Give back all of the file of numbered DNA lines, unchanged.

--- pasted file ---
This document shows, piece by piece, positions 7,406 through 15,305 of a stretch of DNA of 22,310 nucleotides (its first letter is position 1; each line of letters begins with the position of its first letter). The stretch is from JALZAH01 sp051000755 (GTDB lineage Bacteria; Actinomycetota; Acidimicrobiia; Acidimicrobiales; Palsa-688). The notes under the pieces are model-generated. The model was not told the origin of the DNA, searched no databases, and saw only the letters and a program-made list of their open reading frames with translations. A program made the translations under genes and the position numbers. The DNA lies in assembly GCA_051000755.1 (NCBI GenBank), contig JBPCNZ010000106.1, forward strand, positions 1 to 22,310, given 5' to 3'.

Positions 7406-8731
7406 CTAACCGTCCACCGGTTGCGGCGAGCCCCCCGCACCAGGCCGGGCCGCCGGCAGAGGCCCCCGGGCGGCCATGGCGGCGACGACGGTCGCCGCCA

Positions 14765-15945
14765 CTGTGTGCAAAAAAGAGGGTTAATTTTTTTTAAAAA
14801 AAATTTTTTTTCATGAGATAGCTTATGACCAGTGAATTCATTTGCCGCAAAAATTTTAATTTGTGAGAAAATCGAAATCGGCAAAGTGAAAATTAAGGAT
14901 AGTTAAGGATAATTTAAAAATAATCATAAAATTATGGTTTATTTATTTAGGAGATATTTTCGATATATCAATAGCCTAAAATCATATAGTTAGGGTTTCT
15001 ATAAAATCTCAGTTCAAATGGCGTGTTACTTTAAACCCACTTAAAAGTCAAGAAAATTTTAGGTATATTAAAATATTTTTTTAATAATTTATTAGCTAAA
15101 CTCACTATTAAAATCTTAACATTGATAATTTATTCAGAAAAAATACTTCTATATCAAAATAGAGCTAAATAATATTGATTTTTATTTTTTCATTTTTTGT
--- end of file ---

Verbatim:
This document shows, piece by piece, positions 7,406 through 15,305 of a stretch of DNA of 22,310 nucleotides (its first letter is position 1; each line of letters begins with the position of its first letter). The stretch is from JALZAH01 sp051000755 (GTDB lineage Bacteria; Actinomycetota; Acidimicrobiia; Acidimicrobiales; Palsa-688). The notes under the pieces are model-generated. The model was not told the origin of the DNA, searched no databases, and saw only the letters and a program-made list of their open reading frames with translations. A program made the translations under genes and the position numbers. The DNA lies in assembly GCA_051000755.1 (NCBI GenBank), contig JBPCNZ010000106.1, forward strand, positions 1 to 22,310, given 5' to 3'.

Positions 7406-8731
7406 CTAACCGTCCACCGGTTGCGGCGAGCCCCCCGCACCAGGCCGGGCCGCCGGCAGAGGCCCCCGGGCGGCCATGGCGGCGACGACGGTCGCCGCCA

Positions 14765-15945
14765 CTGTGTGCAAAAAAGAGGGTTAATTTTTTTTAAAAA
14801 AAATTTTTTTTCATGAGATAGCTTATGACCAGTGAATTCATTTGCCGCAAAAATTTTAATTTGTGAGAAAATCGAAATCGGCAAAGTGAAAATTAAGGAT
14901 AGTTAAGGATAATTTAAAAATAATCATAAAATTATGGTTTATTTATTTAGGAGATATTTTCGATATATCAATAGCCTAAAATCATATAGTTAGGGTTTCT
15001 ATAAAATCTCAGTTCAAATGGCGTGTTACTTTAAACCCACTTAAAAGTCAAGAAAATTTTAGGTATATTAAAATATTTTTTTAATAATTTATTAGCTAAA
15101 CTCACTATTAAAATCTTAACATTGATAATTTATTCAGAAAAAATACTTCTATATCAAAATAGAGCTAAATAATATTGATTTTTATTTTTTCATTTTTTGT